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Pot Lobbyists Ready to Spend More to Defend Legalization in Mass.

Sara Brittany Somerset

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Marijuana advocates spent millions of dollars to put a legal marijuana law in place in Massachusetts last year, and now they have indicated that they’re willing to spend more to protect the law approved by almost 1.8 million voters.

The Regulation and Taxation of Marijuana Act, effective as of December 15, 2016, indicates that adults may possess and use marijuana. After required licensing procedures, retail marijuana stores and dispensaries will be permitted to open beginning in July 2018.

Beacon Hill leaders have made clear they intend to change the law—parts of which took effect in December, the rest delayed six months by the House, Senate and governor—and the committee in charge of making alterations to it has already held hearings.

Jim Borghesani, was the communications director for the successful Yes on 4 campaign, which led the charger for Massachusetts’ voters to pass Question 4, the state ballot initiative allowing anyone ages 21 and older to legally purchase and possess marijuana for recreational use.

Borghesani and Yes on 4 campaign manager Will Luzier, now work with the Marijuana Policy Project (MPP), a Washington, D.C.-based group that Yes on 4 counted as a “primary backer.” The MPP have given more than $350,000 to the Yes on 4 group since mid-2014, according to state campaign finance records. At the end of 2016, Yes on 4 reported having slightly over $13,000 left.

The MPP believes it was money well invested. Borghesani said the MPP advocacy group is prepared to spend even more money in Massachusetts—to make the case that legislative changes violate the voter-approved law.

“We’ve already spent some money on social media targeting, which we think has been very effective; letting some members know exactly how their constituents feel,” Borghesani said.

While Senate President Stanley Rosenberg and House Speaker Robert DeLeo were contemplating which legislators to appoint to the new Joint Committee on Marijuana Policy, Borghesani explained how legalization backers focused a stream of social media messages at officials in an effort to influence their decisions.

“You might see some other actions taken,” Borghessani added. “But until we see what comes out of the committee, we’ll have to wait and see.”

Of greatest concern, Borghesani said, are changes to the law that would “violate the will of the voters.”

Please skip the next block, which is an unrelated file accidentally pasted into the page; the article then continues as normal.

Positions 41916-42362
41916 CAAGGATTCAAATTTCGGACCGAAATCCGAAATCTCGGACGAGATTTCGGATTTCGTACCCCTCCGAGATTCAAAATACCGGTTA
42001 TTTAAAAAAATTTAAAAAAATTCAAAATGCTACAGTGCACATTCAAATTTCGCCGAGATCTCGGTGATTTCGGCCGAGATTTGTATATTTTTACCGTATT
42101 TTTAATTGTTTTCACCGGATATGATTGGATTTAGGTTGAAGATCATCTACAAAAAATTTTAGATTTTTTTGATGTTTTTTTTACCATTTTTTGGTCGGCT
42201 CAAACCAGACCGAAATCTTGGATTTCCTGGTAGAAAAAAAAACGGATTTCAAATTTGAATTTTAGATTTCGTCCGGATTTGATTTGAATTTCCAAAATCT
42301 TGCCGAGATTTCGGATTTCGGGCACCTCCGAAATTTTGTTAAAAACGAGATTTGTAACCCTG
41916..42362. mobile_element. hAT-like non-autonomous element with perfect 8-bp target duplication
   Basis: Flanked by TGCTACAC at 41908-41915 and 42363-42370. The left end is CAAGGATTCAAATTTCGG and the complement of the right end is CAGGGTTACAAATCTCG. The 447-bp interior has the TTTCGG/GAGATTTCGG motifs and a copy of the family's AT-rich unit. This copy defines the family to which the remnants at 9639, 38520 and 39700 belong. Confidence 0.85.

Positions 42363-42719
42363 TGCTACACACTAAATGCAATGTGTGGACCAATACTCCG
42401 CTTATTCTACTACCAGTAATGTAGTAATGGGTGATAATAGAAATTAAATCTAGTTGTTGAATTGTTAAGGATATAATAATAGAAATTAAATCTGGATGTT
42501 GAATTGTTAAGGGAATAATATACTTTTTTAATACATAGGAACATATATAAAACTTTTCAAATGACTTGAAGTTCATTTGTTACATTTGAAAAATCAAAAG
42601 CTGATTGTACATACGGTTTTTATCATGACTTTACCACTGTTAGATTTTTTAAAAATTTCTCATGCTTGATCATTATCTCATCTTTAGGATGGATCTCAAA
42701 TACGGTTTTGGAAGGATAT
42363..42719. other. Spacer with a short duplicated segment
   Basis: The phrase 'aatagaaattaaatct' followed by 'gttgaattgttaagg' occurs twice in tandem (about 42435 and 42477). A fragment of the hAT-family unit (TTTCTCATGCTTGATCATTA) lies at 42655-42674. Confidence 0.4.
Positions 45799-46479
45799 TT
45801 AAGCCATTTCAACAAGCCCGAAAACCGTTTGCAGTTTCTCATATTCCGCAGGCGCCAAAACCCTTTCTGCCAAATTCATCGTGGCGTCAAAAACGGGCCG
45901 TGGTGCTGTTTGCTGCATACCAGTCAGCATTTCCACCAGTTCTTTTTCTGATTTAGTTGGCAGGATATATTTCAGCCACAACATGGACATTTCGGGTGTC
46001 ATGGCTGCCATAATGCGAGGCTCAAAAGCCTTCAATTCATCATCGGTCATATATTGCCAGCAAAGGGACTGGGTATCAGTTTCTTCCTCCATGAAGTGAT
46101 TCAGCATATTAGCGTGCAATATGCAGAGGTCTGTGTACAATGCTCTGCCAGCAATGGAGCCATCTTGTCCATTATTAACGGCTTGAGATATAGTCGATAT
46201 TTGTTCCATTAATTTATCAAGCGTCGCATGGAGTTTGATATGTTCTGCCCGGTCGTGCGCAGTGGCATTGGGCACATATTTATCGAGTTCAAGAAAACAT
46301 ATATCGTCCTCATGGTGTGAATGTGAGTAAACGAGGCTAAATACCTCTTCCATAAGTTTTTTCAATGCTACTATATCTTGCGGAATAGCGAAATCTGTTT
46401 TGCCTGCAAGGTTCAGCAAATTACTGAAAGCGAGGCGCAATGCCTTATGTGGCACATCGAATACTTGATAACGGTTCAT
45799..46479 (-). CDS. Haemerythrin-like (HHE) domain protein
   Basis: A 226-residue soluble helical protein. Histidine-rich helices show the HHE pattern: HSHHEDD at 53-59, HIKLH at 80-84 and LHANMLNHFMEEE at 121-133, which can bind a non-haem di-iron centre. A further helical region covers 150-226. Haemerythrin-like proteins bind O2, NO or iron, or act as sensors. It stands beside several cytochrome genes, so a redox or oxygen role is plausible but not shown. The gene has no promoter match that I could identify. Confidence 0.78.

Among those he listed as problematic, were allowing marijuana establishments to be prohibited from a town, by a vote of the selectmen rather than a town referendum; changing the legal age to buy, possess and use marijuana; and reducing the amount of marijuana an adult can grow at home.

Currently, the statute allows an individual to grow up to six plants, and there can be 12 plants in a home. Though it varies greatly, a single plant can produce as much as a pound of pot. No permit is required for home growing under these limits, as long as it’s for personal use and not for sale.

Last month, DeLeo and Rosenberg defended the process they have set out for implementation of legal marijuana, pledging that any legislative changes will not prevent adults from legally buying marijuana.

“We will abide by the will of the voters, and there will be the legal sale of marijuana in the state,” DeLeo said. “Having said that, I think we do have some work to do relative to regulation, relative to taxation and the like.”

Among the possible changes to the law, the tax rate on sales appears most ripe for revision.

The law established a 3.75 percent tax rate on marijuana sales, on top of the state’s 6.25 percent sales tax. Cities or towns have the ability to add their own two percent tax as well. The combined taxes of up to 12 percent are less than half the tax rate in Colorado, which made recreational marijuana legal in 2012.

Gov. Charlie Baker, in a recent editorial board meeting with the MetroWest Daily News, outlined what he wants to see in a marijuana bill.

First, the governor expects expanded local control and favors a cap on the number of marijuana businesses in a given area to control density. Baker also supports determining an “upper end” for marijuana potency, typically measured by the amount of THC in the product.

Child safety regulations, specifically related to edible marijuana products, also rank on the governor’s wish list. He told the Daily News editorial board he wants to see “the subject of children eating edible marijuana products, like brownies or candies” settled. If you’re underage, possession of any amount comes with a $100 fine and a mandatory drug awareness program.

The governor also mentioned a regulatory system that can track marijuana from seed to final product. This system is already in place in Colorado, and while he doesn’t want to admit it yet, Massachusetts would do well to emulate Colorado’s enormously successful system.

Even with more than double the amount of taxes Massachusetts is proposing, Colorado’s increased revenue from marijuana taxes have generated millions, which subsequently has greatly improved the state’s infrastructure, including better hospitals, roads and schools.

Rosenberg, who had previously suggested the committee should look into raising the legal age of using marijuana to 25 and reducing how much can be grown in homes, said he expects the committee’s work will be “fine tuning some items that are in there, again, without undermining the fundamental intent of the question.”

Committee co-chairs Rep. Mark Cusack and Sen. Patricia Jehlen said they are working with a June deadline to prepare an “omnibus bill.”

 

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